“The Queen’s Gambit” centers on the story of Beth Harmon portrayed in an outstanding manner by Golden Globe winner Anya Taylor-Joy (Last Night in Soho). Harmon is orphaned, after her mother Alice (Chloe Pirrie), commits suicide. She will turn out, as it is soon learned by the viewer, to be a chess prodigy. As she gets older, she makes it her goal in life to become the world champion of chess. Throughout her journey, as Harmon navigates the largely male dominated world of amateur and professional chess, she deals with alcohol and pill addiction, as well as painful personal loss, none of which is glossed over. Part of what makes the series interesting to watch, was wondering if Harmon was going to squander her gift by succumbing to the destructive elements of her nature.
The series’ first episode, and a portion of its second, deals with Harmon’s life at Methuen, an all female Christian orphanage in Kentucky. She lives there during the late 1950s and the early part of the 1960s, before she is adopted by Allston and Alma Wheatley, played by Patrick Kennedy and Marielle Heller (A Beautiful Day in the Neighborhood). As the series progresses, Alma will wind up becoming, not so much a traditional maternal figure, but a strong ally in Harmon’s quest for chess greatness.
During Harmon’s scenes in the orphanage, and on the occasions when she’s an adult and has a flashback, the character is played by Isla Johnston (Invasion), and, or Annabeth Kelly. Harmon makes a friend in the orphanage named Jolene, a role acted by Moses Ingram, who received an Emmy nomination for her work on the series. Jolene is, and will be, an important person in Harmon’s life. The most important individual in her life, however, comes in the form of the unlikely, reticent, Mr. Shaibel, Methuen’s janitor. The part is acted by Emmy nominee Bill Camp (The Night Of). Through sheer coincidence, Harmon takes the board erasers down to the basement to clean them off, and discovers Shaibel playing chess. She is curious and wants to learn how to play, but at first he rebukes her by telling her that girls don’t play chess. She keeps going down to the basement, in hopes that he will change his mind, and eventually, thanks to her persistence, he does. This opens up a new world for Harmon, one that she takes to with tremendous enthusiasm. For example, she lays awake at night, imagining that the ceiling is a giant chess board, on which she practices games until she drifts off to sleep.
After enough games, in which Shaibel has accessed Harmon’s superior skills, he decides it is time for her to branch out. He organizes a game between Harmon and Mr. Ganz (Jonjo O’Neill). Ganz is an excellent chess player and teaches the game at the local high school. After the two play, Ganz invites Harmon to a competition at the school. She will simultaneously play the entire high school chess club. Harmon has no trouble besting all of the players. From there, she moves onto state wide competitions, which will be the catalyst for her competing internationally. In order to achieve the goal that she has set out for herself, Harmon will need to beat the seemingly invincible World Champion, Russian, Vasily Borgov (Marcin Dorocinski).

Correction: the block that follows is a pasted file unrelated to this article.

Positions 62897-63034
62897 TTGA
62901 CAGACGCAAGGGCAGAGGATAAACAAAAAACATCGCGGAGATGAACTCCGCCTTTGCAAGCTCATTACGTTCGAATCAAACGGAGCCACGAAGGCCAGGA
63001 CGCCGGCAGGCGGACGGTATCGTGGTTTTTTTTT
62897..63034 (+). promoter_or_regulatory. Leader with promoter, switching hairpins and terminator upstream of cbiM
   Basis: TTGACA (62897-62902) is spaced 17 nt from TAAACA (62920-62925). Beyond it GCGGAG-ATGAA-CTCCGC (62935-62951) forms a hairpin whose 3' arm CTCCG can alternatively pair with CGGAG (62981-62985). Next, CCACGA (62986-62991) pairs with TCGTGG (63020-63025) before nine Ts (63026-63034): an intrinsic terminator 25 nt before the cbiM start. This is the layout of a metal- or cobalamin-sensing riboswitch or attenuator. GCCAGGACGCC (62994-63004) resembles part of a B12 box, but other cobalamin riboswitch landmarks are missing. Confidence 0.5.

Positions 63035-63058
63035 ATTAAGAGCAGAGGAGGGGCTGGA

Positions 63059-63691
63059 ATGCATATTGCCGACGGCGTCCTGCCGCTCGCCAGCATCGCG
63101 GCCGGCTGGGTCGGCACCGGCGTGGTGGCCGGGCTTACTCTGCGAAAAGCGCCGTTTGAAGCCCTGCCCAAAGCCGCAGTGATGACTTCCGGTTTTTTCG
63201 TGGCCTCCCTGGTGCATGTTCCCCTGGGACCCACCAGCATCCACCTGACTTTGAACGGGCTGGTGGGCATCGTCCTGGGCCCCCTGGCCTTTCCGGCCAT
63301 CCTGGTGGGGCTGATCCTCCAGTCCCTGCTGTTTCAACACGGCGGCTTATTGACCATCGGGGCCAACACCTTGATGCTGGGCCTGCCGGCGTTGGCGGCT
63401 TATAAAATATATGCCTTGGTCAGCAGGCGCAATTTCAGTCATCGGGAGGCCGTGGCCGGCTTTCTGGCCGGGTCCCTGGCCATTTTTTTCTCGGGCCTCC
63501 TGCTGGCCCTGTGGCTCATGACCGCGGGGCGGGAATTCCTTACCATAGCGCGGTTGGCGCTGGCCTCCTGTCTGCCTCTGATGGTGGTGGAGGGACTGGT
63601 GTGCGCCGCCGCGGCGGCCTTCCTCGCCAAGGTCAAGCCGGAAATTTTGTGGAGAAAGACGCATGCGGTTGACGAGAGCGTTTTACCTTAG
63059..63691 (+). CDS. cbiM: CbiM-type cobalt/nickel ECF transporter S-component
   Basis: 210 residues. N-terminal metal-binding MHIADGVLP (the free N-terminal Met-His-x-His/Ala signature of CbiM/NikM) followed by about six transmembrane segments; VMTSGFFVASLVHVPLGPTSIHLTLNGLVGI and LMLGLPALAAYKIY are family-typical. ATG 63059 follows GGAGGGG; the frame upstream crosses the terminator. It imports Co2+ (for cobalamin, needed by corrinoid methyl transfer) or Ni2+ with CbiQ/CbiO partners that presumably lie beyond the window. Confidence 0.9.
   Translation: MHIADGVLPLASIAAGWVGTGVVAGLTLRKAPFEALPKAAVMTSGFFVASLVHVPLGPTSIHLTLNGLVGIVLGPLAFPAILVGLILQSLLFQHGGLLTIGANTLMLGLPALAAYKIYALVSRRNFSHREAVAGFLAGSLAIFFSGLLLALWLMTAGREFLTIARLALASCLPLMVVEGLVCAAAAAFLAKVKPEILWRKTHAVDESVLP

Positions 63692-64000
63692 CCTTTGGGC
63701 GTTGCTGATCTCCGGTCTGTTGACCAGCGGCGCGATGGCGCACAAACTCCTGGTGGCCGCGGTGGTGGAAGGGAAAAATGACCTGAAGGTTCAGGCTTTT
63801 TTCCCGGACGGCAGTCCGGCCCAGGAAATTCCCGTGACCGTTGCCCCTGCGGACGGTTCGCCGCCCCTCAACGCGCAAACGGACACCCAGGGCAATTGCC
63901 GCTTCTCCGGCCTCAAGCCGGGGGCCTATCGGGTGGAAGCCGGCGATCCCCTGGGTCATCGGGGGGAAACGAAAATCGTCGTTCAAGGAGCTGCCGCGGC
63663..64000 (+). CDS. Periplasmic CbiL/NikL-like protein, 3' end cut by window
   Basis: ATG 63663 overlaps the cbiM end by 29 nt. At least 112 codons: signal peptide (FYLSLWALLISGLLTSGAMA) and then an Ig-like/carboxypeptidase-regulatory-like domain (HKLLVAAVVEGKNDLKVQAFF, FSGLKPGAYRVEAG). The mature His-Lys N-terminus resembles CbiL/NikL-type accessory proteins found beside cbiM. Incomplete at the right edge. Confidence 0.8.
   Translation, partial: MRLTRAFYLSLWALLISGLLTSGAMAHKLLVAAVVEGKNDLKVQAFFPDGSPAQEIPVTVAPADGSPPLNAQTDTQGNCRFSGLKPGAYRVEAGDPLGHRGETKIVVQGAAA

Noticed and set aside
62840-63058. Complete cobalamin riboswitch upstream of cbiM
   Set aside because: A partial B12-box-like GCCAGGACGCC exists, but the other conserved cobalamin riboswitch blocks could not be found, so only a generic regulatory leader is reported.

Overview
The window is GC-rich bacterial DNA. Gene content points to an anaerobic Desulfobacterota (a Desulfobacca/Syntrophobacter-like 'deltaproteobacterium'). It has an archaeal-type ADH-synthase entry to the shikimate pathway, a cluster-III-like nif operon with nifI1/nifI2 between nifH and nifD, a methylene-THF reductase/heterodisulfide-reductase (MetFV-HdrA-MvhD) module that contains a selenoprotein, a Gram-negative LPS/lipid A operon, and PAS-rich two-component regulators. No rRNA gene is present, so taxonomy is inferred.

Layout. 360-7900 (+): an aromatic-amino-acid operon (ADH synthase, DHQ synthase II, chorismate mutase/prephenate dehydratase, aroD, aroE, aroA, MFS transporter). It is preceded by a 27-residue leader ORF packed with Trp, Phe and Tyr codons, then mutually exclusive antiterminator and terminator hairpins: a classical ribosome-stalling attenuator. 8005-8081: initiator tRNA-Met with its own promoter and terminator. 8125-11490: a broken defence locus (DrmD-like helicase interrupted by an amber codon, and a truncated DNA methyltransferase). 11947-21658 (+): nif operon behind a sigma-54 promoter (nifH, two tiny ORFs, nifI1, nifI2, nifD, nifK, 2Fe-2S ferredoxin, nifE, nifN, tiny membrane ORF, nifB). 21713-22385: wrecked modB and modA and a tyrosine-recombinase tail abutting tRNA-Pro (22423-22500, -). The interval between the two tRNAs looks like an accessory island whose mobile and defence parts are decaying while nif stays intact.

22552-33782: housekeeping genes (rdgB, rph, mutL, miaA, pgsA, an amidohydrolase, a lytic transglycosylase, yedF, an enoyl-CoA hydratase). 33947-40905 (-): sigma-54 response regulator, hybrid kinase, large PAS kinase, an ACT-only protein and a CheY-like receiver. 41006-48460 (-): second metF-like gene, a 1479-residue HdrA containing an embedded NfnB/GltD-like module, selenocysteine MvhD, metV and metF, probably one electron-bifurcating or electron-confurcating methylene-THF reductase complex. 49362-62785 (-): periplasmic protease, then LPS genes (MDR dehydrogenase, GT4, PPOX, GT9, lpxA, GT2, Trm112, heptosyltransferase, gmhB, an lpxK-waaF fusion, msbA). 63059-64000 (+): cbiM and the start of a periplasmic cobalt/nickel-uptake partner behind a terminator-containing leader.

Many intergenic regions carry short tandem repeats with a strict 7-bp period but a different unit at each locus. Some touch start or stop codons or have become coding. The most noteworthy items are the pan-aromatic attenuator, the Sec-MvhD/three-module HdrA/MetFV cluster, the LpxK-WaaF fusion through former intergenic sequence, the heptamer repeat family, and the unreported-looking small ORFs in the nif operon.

While Harmon experiences sexism from a number of the men she encounters, who are astounded that a woman could play chess at such a phenomenal level, there are those who appreciate her gifts. Throughout her journey, Harmon receives help and mentoring from men, who want to see her succeed. Those individuals include, but are not limited to, Kentucky State Champion, Harry Beltik, a role acted by Harry Melling, who is well known to fans of the Harry Potter films in which he played the character Dudley Dursley. The conceited, but very talented, Benny Watts, is portrayed by Emmy nominee Thomas Brodie-Sangster (Love Actually). He always sports a full length leather jacket and black hat. In addition, there is D.L. Townes (Jacob Fortune-Lloyd), who from the outset treated Harmon with respect and as an equal peer.
“The Queen’s Gambit” was created by two time Oscar nominee Scott Frank (Logan), and BAFTA nominee Allan Scott (Regeneration). The two creators won Emmys for their work on the series for Outstanding Limited or Anthology Series. The drama is based on the novel of the same name written by Walter Tevis, which was published by Random House on October 1, 1983. In addition to Tevis teaching at Ohio University for a number of years, three of Tevis’ novels were made into films: “The Hustler” (1961), “The Man Who Fell to Earth” (1976), and “The Color of Money” (1986). The seven episodes that comprise the “Queen’s Gambit” series was released on Netflix on October 23, 2020.
The cast was uniformly excellent, and the story was both immersive and inspiring. The editing of the scenes, by Emmy winner Michelle Tesoro (House of Cards), especially those pertaining to the playing of chess during the major competitions, was well executed. Tesoro’s editing, combined with the cinematography by Emmy winner Steven Meizler (The OA), helped to transform scenes that might normally have come across as dull, but instead, they captured the right amount of tension and intrigue to keep a viewer interested. Furthermore, the score for the series, composed by two time Emmy winner Carlos Rafael Rivera (Hacks), aided in advancing the narrative, so no one scene ever came across as stagnant.
I’ve seen Anya Taylor-Joy in a number of performances. She’s already won the Golden Globe, and in addition to other awards of note that she’s either won, or been nominated for, such as the BAFTA and Emmy, I am of the opinion that she has Oscar gold in her future. If I am wrong, and she never receives a golden statute from the academy, so be it, but I feel that she’s too good a talent to not rise to that level one day in the future. In closing, “The Queen’s Gambit” is a binge worthy series that I highly recommend.